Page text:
Home health-care tests: Proceed with caution
And even if results are accurate, you shouldn't forgo getting advice from your health-care provider, especially if the condition is life-changing and requires very targeted treatment.
Some kits that let you test at home are fast and inexpensive. They can uncover problems before symptoms start, allowing for early treatment and lowering the risk of later complications. Others help you monitor your health.
Home glucose tests—one of the most common—show how well you're controlling diabetes, but even these everyday tests require input from your doctor. So take precautions when using a home test, and remember that they don't replace regular health-care visits.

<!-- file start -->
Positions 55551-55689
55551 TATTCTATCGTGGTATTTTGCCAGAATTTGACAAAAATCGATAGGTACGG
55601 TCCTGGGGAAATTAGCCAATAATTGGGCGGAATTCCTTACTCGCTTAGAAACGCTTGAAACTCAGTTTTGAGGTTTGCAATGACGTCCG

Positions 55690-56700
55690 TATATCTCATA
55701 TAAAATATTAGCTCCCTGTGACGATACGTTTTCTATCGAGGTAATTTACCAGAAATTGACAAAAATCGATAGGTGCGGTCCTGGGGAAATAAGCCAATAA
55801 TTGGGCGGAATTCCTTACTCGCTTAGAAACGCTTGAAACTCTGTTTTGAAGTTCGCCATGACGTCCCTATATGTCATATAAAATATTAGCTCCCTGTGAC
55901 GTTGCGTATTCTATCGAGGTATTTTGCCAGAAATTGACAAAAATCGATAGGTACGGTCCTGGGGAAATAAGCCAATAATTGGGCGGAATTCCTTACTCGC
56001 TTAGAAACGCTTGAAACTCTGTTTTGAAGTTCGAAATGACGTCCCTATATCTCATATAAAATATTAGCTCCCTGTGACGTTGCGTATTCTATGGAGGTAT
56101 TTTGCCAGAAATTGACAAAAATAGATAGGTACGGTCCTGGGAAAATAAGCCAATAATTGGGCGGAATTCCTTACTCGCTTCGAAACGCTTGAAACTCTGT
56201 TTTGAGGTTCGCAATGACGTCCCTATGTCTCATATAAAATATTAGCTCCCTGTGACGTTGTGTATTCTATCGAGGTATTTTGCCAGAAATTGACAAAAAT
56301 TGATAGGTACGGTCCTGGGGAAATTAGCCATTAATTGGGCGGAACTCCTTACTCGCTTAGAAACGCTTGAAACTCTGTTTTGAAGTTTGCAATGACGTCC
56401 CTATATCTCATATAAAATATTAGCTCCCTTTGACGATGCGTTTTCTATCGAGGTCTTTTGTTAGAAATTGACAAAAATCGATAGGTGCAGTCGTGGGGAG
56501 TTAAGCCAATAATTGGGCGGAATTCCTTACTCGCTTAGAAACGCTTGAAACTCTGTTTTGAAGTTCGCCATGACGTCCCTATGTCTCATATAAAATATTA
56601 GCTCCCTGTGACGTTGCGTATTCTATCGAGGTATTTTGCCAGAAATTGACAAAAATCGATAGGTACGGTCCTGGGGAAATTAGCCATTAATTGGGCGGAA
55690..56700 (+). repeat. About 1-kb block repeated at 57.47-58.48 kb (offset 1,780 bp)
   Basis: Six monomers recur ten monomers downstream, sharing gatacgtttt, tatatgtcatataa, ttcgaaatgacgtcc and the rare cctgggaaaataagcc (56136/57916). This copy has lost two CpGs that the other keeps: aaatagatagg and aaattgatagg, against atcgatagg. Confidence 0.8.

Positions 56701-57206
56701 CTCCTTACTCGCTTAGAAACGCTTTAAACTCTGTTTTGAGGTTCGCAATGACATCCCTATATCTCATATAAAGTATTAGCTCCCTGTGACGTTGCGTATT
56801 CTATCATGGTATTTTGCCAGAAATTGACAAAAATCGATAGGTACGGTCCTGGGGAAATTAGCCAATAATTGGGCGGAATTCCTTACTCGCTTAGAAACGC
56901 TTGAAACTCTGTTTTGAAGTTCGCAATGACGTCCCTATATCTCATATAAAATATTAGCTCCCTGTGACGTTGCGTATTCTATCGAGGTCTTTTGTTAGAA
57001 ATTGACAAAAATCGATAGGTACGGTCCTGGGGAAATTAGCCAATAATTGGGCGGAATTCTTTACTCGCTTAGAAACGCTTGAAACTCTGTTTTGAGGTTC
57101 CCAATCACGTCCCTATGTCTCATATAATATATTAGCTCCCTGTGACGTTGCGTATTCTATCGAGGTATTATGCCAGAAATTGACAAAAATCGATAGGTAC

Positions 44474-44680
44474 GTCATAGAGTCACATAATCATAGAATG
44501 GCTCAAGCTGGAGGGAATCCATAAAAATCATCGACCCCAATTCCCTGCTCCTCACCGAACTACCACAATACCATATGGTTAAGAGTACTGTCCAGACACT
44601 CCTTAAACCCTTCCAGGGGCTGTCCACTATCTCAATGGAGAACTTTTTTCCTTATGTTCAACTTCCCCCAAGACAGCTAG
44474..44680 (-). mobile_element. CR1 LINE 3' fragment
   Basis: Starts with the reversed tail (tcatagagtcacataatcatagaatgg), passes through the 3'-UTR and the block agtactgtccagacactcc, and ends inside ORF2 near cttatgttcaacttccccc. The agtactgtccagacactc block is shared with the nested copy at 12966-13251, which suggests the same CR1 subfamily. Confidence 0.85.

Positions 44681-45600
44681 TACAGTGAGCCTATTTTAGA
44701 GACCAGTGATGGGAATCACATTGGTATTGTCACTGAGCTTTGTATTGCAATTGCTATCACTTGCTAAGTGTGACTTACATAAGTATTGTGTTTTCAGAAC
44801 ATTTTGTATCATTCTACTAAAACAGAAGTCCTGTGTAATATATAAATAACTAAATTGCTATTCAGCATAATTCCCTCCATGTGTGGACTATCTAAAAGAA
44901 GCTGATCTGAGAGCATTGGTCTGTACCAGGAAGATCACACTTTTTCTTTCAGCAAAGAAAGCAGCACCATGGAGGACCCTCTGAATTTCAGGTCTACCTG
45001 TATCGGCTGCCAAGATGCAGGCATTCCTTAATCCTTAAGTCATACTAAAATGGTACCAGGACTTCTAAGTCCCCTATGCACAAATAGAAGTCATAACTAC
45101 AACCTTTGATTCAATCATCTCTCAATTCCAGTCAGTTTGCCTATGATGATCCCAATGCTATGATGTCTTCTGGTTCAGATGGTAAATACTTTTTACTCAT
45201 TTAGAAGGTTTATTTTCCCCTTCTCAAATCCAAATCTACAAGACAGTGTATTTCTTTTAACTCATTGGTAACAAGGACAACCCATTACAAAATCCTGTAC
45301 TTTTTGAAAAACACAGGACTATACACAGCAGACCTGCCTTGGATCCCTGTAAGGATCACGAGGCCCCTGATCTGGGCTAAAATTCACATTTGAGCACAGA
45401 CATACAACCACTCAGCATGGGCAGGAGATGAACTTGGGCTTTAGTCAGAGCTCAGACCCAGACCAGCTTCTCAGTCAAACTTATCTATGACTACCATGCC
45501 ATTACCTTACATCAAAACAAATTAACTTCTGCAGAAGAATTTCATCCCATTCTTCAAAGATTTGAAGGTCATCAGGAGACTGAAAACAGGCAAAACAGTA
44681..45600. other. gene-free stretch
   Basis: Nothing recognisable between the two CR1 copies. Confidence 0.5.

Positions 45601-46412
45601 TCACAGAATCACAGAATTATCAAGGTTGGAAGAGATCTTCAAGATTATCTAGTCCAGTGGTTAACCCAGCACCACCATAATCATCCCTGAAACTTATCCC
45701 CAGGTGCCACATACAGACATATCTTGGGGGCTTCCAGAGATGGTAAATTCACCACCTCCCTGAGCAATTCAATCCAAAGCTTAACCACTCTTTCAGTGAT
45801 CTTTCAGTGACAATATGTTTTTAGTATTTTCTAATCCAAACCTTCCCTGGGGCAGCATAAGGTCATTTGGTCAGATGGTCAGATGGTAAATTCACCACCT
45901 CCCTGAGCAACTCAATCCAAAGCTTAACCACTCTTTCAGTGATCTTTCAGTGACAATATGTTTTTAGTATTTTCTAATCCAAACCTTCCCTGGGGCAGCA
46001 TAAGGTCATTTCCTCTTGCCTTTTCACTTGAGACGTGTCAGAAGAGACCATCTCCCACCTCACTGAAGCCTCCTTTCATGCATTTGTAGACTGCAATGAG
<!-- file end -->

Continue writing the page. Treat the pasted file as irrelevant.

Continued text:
The U.S. Food and Drug Administration considers home tests medical devices and, in light of this rapidly growing category, is working to set standards for the tests and establish rules on how to regulate them.
Many home tests are reliable, including those for hepatitis C and HIV.
But some are more problematic, like DNA tests—genetic testing for your own disease risk and for genes associated with disorders that could be passed on to a child.
Before you buy a store kit, look for the words "FDA-approved" on the package. Be sure to read any disclaimers to understand a test's limitations and heed the advice to get health counseling for positive results.
And no matter what type of test you do, always discuss results with your doctor, even if you get a normal finding. Most results should be evaluated along with your medical history and a physical.
Also, many DNA home kits do not test for every possible genetic mutation, so you can get false negatives as well as false positives. Take your findings to your doctor and discuss whether more comprehensive testing will help you get more accurate answers.
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